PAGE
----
Schmitz Celebrates Learning Beyond the Classroom
Note: This series spotlights the people who educate Piedmont University students. We ask them about their childhood, their first jobs, and why they love what they do.
Before she was Dr. Julia Schmitz, the Piedmont University associate biology professor took ballet lessons, played basketball, and was a cheerleader.
Schmitz was a Girl Scout, too, and not just any scout. She earned the Gold Award, an honor reserved for the organization’s highest achievers. She remembers looking through a telescope at the stars with her dad and an uncle to earn her astronomy badge.
Her parents encouraged Schmitz to dig into any subject that grabbed her attention.
“When I showed an interest in diseases, my parents supported me taking two intensive summer college courses while in high school so I could explore these interests more,” Schmitz said. If she weren’t a professor now, Schmitz would be researching diseases in a lab.
Later, when Schmitz was a graduate student, a mentor noticed her natural teaching ability and suggested she consider entering the profession. Higher education appealed to Schmitz because she could teach various courses and mentor students in their research.
Schmitz is now in her 12th year as a Piedmont professor.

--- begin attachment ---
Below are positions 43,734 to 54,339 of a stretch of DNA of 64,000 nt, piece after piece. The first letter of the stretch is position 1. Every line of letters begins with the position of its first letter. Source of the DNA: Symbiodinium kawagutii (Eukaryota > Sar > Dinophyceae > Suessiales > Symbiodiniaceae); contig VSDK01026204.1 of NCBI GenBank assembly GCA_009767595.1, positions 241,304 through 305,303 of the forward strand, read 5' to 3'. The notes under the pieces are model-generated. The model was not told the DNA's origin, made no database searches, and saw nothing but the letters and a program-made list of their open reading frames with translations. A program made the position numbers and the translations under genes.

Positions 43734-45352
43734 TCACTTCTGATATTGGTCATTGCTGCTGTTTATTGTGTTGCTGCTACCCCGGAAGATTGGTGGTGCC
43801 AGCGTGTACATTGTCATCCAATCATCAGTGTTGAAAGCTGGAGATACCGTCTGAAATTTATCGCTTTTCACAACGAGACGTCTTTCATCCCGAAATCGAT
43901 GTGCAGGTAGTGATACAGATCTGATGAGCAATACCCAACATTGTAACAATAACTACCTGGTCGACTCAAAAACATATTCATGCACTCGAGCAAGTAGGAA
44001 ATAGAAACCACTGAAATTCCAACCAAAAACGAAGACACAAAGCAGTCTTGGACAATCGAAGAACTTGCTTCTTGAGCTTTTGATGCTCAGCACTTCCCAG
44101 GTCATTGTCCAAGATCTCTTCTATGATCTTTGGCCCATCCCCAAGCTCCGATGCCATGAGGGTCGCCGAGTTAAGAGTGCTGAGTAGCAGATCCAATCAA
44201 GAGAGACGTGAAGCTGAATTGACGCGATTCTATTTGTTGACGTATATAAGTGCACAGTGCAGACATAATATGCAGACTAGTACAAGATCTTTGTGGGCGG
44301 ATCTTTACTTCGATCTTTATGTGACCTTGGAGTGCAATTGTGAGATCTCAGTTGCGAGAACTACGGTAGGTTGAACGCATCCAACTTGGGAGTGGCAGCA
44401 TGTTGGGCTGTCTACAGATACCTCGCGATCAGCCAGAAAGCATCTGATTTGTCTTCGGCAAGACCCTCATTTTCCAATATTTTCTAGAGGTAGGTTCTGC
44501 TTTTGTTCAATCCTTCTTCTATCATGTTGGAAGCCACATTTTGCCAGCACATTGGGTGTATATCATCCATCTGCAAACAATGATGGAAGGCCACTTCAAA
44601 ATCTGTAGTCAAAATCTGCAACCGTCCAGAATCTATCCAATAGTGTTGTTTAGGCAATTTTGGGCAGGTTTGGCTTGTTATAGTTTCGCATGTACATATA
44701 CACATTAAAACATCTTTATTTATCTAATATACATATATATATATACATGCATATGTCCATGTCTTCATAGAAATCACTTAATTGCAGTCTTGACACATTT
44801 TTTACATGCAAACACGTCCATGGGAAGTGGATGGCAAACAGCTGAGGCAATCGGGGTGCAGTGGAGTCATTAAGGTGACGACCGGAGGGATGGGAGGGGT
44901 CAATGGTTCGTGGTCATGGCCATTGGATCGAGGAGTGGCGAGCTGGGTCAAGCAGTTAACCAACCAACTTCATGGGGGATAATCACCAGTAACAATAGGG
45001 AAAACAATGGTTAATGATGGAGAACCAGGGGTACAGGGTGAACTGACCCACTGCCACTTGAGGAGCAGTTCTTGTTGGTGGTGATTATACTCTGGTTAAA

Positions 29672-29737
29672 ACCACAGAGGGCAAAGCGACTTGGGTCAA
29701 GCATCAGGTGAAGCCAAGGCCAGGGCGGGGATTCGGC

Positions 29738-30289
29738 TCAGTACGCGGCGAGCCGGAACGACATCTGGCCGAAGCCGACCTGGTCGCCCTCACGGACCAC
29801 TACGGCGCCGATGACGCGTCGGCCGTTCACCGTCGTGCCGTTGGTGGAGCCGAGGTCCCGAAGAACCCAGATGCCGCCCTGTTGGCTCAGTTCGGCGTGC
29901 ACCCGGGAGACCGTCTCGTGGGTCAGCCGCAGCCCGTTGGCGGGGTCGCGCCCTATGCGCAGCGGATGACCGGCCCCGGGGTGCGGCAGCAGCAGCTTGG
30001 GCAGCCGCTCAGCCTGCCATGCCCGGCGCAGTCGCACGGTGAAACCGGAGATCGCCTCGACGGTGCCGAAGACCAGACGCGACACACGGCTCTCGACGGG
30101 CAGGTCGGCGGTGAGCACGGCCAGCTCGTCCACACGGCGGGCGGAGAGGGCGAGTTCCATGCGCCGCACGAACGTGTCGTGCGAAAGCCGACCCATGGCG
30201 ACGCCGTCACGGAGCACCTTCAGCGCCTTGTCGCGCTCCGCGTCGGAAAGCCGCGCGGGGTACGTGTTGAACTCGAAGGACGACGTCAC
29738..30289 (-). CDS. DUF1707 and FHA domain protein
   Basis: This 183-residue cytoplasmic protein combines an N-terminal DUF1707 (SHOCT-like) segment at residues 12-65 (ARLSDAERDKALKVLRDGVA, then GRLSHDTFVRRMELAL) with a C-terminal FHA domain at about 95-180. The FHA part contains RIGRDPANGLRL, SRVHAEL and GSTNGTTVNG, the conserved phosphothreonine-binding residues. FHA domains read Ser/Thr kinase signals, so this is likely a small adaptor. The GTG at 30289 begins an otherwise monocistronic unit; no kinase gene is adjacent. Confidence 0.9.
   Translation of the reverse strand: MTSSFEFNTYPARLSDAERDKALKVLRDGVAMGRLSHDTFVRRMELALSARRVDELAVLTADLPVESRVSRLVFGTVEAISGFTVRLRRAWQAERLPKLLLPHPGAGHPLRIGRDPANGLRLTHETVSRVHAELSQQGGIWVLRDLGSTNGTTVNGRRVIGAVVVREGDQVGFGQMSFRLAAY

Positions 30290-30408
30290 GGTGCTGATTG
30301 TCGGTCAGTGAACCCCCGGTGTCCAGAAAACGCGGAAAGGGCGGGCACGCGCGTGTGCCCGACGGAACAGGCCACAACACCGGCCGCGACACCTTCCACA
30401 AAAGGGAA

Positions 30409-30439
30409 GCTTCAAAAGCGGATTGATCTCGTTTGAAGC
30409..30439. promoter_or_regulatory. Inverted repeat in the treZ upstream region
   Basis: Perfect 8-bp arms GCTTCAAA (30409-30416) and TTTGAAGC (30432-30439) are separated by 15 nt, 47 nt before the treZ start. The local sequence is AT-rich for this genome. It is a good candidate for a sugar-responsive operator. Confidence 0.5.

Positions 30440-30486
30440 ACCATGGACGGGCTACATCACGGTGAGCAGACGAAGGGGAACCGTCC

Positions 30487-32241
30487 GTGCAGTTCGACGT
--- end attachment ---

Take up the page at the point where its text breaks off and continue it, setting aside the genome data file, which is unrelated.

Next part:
On both of Piedmont’s campuses, Schmitz is well known for her key role in Symposium, an annual celebration of undergraduate research and creative inquiry. Launched in 2019 with 88 student research presentations, more than 400 students took part in Symposium last year, sharing 255 projects that reflected their academic achievements and endeavors.
“I’ve watched how Symposium has grown over the past four years, including the novel ways that faculty and staff incorporate opportunities for our students to perform research, allowing them to learn practical skills in their fields of study,” Schmitz said.
Schmitz enjoys spending time with students both inside and outside of the classroom. Last semester, she and one of her students would start the day off with a Wordle battle, for example. Other times, students celebrate with Schmitz when they land a dream job or get accepted into graduate school.
“I valued the interactions I had as a student with my professors, and I wanted to teach at a small school where I could get to know my students beyond the classroom. Piedmont allows me to help my students achieve their dreams and celebrate their accomplishments.”